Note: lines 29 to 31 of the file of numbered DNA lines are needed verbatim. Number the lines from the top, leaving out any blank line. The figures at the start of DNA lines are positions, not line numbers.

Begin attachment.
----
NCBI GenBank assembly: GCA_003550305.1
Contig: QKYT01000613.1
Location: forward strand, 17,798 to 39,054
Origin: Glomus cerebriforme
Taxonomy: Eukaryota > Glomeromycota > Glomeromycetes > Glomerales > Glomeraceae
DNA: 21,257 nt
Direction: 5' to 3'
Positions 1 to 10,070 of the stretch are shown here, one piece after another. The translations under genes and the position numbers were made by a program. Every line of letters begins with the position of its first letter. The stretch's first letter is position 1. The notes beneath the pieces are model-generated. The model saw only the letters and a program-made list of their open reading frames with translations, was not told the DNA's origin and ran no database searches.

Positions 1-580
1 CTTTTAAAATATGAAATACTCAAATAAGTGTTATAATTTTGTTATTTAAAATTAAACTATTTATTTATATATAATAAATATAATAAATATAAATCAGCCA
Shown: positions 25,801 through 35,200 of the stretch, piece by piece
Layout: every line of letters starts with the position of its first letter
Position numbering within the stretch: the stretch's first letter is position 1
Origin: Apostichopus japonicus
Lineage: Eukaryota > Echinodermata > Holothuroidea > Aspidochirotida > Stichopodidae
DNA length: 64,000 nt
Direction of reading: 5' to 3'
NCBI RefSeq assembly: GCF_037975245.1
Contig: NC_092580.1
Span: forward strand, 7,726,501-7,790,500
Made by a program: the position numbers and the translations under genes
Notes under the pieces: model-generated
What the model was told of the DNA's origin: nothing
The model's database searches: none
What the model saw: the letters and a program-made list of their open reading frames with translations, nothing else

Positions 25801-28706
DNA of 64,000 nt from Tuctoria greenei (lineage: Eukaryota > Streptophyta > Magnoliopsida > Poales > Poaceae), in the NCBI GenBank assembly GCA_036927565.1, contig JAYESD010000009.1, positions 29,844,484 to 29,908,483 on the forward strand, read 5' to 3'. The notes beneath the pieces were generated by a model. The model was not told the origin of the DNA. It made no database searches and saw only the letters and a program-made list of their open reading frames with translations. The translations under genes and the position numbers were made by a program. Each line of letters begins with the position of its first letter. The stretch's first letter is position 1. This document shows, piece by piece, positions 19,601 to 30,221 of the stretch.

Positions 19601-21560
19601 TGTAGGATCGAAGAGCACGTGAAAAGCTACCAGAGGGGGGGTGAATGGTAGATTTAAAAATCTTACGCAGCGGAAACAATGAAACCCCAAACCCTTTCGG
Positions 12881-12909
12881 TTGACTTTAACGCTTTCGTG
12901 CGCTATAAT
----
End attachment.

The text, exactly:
19601 TGTAGGATCGAAGAGCACGTGAAAAGCTACCAGAGGGGGGGTGAATGGTAGATTTAAAAATCTTACGCAGCGGAAACAATGAAACCCCAAACCCTTTCGG
Positions 12881-12909
12881 TTGACTTTAACGCTTTCGTG